As long as we’ve been talking about great concert films, honorable mention must surely go to The Last Waltz, featuring the all-star farewell performance of Bob Dylan’s onetime backing group, the Band. It turned out to not be farewell after all, as several players later regrouped sans Robertson, but now the only members remaining from The Last Waltz who haven’t passed away are Garth Hudson and Robbie Robertson. Several players from latter-day incarnations of the Band have joined with musicians from various Band solo projects to form the Weight, which’ll play the Belly Up on April 29. Neither Hudson nor Robertson will be participating in the performance, mostly paying tribute to the Band’s back-catalog, but Robertson’s post-Waltz replacement Jim Weider (who played on three of the final Band albums) will be manning the guitar, alongside someone who often played with the late Band drummer Levon Helm in a dual-drum format, Randy Ciarlante. The Weight is rounded out by members of solo groups once fronted by Helm, Hudson, and late Band bassist Rick Danko: Brian Mitchell, Marty Grebb, Michael Bram, and Albert Rogers. Their debut album as the Weight, World Gone Mad, drops later this month.
Kendrick Lamar Duckworth, from Compton to Mattress Firm
Back when he first came straight outta Compton, Kendrick Lamar Duckworth originally wanted to be known as K-Dot, a teen rapper whose self-released mixtape got him signed with Top Dawg records, a big-deal indie label in the early aughts. As Kendrick Lamar, he entered the U.S. Top 40 in 2012 with hit records such as “Swimming Pools (Drank),” “Poetic Justice,” and “Bitch, Don’t Kill My Vibe.” He’ll be leaning heavily on his fourth studio album from last April, Damn, when he arrives at Mattress Firm Amphitheatre on May 13, which is welcome news, given that record’s wide array of sound explorations delving into funk, jazz, and soul, evincing even more confidence and clarity than on his somewhat more acclaimed previous release, To Pimp a Butterfly. The Damn album has been somewhat eclipsed over the past few weeks by a soundtrack record he just curated for Marvel’s Black Panther movie, and so it was probably as much an artistic instant replay as it was a blatant cash-grab a few weeks ago when, hoping to keep the record on people’s tongues and minds, he released a “Collector’s Edition” of Damn featuring the tracks in reverse order. The Chula Vista bill includes SZA (currently featured on a single from the Black Panther soundtrack, “All the Stars”), ScHoolboy Q, Jay Rock, Ab-Soul, SiR, and Lance Skiiiwalker.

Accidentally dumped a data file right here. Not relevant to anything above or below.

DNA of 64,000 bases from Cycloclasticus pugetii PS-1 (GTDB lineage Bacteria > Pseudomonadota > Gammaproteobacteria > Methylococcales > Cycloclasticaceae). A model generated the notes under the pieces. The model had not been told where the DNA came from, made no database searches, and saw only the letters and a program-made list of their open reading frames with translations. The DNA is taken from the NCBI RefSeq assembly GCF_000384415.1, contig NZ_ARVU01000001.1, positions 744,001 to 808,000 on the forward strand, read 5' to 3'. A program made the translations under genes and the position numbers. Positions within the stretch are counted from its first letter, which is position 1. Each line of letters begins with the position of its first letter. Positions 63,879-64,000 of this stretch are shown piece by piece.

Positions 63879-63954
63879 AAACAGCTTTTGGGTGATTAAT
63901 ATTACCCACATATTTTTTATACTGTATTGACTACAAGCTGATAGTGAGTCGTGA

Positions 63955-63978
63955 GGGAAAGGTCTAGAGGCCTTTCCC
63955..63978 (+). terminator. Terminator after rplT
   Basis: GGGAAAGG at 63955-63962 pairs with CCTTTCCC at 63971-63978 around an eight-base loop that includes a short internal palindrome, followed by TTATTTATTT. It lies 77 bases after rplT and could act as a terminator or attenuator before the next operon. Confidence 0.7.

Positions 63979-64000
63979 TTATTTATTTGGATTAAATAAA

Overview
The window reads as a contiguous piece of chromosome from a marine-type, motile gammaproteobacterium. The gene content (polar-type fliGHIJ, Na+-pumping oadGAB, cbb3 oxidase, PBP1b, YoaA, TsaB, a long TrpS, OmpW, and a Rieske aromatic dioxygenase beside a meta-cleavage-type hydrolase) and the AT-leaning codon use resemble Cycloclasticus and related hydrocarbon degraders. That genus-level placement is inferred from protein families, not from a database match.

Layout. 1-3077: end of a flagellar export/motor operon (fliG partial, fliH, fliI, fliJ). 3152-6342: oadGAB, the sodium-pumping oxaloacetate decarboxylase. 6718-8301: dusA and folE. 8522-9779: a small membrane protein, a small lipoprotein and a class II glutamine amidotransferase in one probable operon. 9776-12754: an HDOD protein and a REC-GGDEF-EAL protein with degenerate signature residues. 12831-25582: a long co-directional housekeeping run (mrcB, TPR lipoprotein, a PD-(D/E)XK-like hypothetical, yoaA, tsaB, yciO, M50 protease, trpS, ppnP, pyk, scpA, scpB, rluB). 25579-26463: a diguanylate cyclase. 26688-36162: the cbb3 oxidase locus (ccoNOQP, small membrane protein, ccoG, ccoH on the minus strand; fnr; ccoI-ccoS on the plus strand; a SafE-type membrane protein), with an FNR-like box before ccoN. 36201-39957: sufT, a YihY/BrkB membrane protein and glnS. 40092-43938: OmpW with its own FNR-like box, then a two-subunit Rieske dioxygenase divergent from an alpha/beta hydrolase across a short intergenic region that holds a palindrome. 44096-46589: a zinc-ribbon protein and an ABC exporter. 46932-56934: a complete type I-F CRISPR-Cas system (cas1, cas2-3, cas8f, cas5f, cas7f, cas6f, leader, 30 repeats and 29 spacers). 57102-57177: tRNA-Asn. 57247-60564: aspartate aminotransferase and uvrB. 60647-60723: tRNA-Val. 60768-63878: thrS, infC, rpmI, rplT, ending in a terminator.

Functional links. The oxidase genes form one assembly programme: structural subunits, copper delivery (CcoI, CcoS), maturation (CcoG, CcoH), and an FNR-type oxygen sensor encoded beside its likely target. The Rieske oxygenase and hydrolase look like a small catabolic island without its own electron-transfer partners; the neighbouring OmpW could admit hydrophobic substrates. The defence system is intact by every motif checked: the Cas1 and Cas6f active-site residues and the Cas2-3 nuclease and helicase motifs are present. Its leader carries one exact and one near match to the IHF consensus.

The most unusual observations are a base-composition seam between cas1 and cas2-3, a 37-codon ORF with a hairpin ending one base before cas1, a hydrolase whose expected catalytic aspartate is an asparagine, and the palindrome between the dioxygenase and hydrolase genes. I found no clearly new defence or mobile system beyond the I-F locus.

Belle & Sebastian headline their first local appearance in three years
For a little over 20 years, Scottish indie band Belle & Sebastian has been racking up acclaim, if not album sales, thanks to touring and grassroots social networking that pretty much bypasses the usual starmaking machinery. That’s begun to change since signing to major labels in the U.K. and U.S., Rough Trade and Matador Records, which is probably why they’re headlining their first local appearance in three years at Observatory North Park on June 22. At this writing, they’ve released two of a three-EP series that began in December and wraps later this month, with the final installment of How to Solve Our Human Problems. It’s kind of a Radiohead-meets-Stevie-Nicks affair that offers lilting acoustic POVS as seen through the eyes of children who, over the course of the EPs, then become teens, who then become parents, who come to an end that inevitably recalls where it all began. Ambitious stuff for a band once written off as Cranberries-lite.